I'm already way over the projected release date for this product.

Would you happen to have any coding/scripting already done that you wouldn't mind sharing?

Thanks again for your input.

Edited by Guest

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clz    1

I used Easy Encryption from Brian Dunning and modified it to fit my needs. It is working really well with my runtime.

Cindy Zelinske

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Blaze    0

Hi Cindy,

I've had a look at the demo version of that before, and could see some uses for it, but it seems to fall short of some of my criteria.

What modifications did you perform on it and how are you using it?

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clz    1

It's been awhile since I had to work with that code but basically what it does is generate a registration id which is a combination of the computer name, installation date and time. The user then emails or calls me with the info and I send them the key to unlock the program.

They also get to use the program for 10 days before entering the serial number so we have some time to play with. My runtime is a racing program and my typical customers are using their computers in a race shop or at a race track with no internet access so my process right now is very manual. But it works!

Hope this helps!

Cindy

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ron G    1

I just completed setting up my app as follows:

On startup:

Flag is checked to see if it is = 1. (0 = demo mode. 1= Activated)

a random "ID" of digits and letters is generated in a 'not browsable' field. The user is given 10 days in Demo mode to enter the 'activation code'.

The Activation Code is calculated from the ID. If the proper activation Code is entered, then a flag is changed from 0 (for demo mode) to 1.

One of the nice things about this system is that each copy, on startup, generates a unique ID. So, it is not possible to 'pass around' a copy without passing around your data as well.

Hope this gives you some ideas.

ishot-358.jpg

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ron G    1

Yes, g.flag (global flag variable) is initally set to 0. If a successful verification code is entered, g.flag =1.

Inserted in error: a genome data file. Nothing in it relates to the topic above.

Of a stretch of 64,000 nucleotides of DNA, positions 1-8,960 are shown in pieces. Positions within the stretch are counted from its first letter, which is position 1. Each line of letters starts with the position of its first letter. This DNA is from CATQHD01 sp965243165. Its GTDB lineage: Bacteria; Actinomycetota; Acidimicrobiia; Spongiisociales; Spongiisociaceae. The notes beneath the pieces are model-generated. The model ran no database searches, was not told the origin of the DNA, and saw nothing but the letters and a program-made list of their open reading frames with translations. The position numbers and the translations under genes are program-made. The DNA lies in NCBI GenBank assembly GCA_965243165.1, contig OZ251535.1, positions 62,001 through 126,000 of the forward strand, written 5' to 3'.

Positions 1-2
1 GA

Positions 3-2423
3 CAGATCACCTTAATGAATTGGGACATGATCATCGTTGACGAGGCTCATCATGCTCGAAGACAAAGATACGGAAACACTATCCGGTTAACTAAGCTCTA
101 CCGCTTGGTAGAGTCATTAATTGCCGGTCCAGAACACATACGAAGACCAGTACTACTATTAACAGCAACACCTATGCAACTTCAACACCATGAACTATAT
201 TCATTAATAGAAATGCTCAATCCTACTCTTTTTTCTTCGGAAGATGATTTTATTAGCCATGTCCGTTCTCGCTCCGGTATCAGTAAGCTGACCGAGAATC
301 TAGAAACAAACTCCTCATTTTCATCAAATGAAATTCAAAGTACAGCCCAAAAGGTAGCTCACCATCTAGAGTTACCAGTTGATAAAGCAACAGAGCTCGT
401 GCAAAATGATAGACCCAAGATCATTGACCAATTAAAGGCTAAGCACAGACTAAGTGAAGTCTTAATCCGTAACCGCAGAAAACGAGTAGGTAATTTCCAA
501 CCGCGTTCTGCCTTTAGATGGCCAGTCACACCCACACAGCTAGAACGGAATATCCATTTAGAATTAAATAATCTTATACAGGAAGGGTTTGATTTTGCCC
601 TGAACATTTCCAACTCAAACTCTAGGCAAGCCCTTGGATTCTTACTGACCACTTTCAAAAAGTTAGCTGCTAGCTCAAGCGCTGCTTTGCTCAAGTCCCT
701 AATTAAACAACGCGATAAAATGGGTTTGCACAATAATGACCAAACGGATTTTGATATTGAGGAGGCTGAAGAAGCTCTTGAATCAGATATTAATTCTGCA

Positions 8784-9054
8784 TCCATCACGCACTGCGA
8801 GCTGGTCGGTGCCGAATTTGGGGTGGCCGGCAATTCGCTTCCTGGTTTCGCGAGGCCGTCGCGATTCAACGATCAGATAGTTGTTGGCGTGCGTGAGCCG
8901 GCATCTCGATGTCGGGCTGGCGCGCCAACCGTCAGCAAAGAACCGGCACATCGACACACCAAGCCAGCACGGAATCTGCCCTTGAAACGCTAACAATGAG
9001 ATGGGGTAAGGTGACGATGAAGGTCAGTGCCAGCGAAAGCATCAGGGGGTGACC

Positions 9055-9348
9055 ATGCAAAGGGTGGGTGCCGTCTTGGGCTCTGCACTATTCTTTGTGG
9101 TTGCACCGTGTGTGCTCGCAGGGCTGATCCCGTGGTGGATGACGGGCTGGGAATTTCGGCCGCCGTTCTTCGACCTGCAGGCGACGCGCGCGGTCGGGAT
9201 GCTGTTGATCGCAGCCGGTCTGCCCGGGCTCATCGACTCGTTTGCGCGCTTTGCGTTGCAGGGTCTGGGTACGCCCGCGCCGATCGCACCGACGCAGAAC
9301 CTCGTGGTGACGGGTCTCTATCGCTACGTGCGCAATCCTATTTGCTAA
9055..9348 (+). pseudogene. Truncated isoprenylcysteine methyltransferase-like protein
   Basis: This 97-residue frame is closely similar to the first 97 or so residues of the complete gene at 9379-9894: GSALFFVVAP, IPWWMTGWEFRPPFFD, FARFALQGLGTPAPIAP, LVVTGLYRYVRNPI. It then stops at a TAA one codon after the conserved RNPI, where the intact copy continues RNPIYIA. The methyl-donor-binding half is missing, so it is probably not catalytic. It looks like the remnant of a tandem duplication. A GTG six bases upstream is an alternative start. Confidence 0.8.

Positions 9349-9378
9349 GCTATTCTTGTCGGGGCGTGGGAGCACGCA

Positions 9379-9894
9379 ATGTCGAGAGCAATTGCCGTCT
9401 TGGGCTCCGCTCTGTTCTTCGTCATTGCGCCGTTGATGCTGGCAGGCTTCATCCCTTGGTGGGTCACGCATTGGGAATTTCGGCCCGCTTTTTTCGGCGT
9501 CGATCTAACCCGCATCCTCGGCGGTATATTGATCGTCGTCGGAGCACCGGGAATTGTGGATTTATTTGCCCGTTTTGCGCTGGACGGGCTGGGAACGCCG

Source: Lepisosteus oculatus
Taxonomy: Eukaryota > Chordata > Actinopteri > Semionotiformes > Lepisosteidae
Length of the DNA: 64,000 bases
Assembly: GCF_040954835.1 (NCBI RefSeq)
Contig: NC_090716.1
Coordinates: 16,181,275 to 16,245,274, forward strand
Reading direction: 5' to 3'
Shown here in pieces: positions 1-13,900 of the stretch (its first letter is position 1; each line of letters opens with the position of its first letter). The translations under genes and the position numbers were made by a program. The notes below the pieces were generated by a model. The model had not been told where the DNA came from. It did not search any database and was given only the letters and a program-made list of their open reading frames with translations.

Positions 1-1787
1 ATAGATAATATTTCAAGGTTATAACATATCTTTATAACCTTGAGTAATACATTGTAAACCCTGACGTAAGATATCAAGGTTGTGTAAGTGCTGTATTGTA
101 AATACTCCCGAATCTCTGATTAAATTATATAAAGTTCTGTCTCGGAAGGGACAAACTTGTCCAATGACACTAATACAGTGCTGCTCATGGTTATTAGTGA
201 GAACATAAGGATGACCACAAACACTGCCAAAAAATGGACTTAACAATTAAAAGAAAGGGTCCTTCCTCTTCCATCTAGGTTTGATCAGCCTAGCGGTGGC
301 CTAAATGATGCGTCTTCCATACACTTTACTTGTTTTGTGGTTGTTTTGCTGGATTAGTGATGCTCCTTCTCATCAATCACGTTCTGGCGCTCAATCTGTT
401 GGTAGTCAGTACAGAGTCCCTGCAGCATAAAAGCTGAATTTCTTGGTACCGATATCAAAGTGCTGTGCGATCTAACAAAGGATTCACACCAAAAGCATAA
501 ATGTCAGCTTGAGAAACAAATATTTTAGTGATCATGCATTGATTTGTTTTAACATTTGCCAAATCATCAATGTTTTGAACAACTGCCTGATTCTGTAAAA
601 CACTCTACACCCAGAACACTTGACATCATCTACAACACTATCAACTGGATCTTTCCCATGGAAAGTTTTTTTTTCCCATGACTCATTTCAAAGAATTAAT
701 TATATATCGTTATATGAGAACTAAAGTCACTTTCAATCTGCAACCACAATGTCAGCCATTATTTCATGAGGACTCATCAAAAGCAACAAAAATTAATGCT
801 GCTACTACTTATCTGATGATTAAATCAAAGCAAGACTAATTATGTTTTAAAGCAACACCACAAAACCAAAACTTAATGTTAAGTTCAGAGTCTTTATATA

Since part of my 'startup' script has an

IF [g.flag=0]....

... once the program gets a successful Verification Code, that part of the code is no longer evaluated.

Note: Since the Unit ID is calculated from a custom function, to prevent it from changing each time startup runs, there is another variable called 'g.firstrun' which is set to 0 if it is the 1st time startup runs and the 1st time the Unit ID is calculated. After it is calculated, g.firstrun is set to 1. This prevents Unit ID from changing.

Hope this helps.

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Raybaudi    58

Hi Ron

are you sure that it's impossible to change that 0 to 1 ( g.flag ) ?

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Aside from possible issues with global fields in hosted environments retaining set values after the session ends, nothing you describe would appear to prevent the external manipulation of the flag field.

If someone creates a file outside your system, points a file reference to your file, and accesses the global field, it would appear that the value could be changed from 0 to 1.

Steven

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RodM    2

true.. how would anyone know what the global var name be, that it was the flip/flop trigger other than the programmer anyways.. just wondering/?

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Raybaudi    58

Which thing does prevent him to go on by multiple attempts ?

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Field or variable?

And what prevents bypassing that altogether by just running some other script in the file?

Steven

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maverik_uk    0

One of the best ways of securing FileMaker is to to remove the Admin username and password.

 

This is done with FM Pro Advanced in Tools:Developer Utilities. I did some work with FileMaker a few years ago and we found that data and code was accessible if you had the FileMaker file. It is still possible to get at data from a runtime data file with the admin privileges removed, but requires a significant effort - days rather than minutes.

 

The main disadvantage of this method is that the file you distribute cannot be edited furtehr so you will need to build an upgrade process into the file. i.e moves the data into a new file.

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Blaze    0

After starting this post years ago, I still find myself in more or less with the same need for help as I did then.

Here is an idea for each problem

 

1. use get(SystemNICAddress) to grab the users MAC address, then use this in the activation key.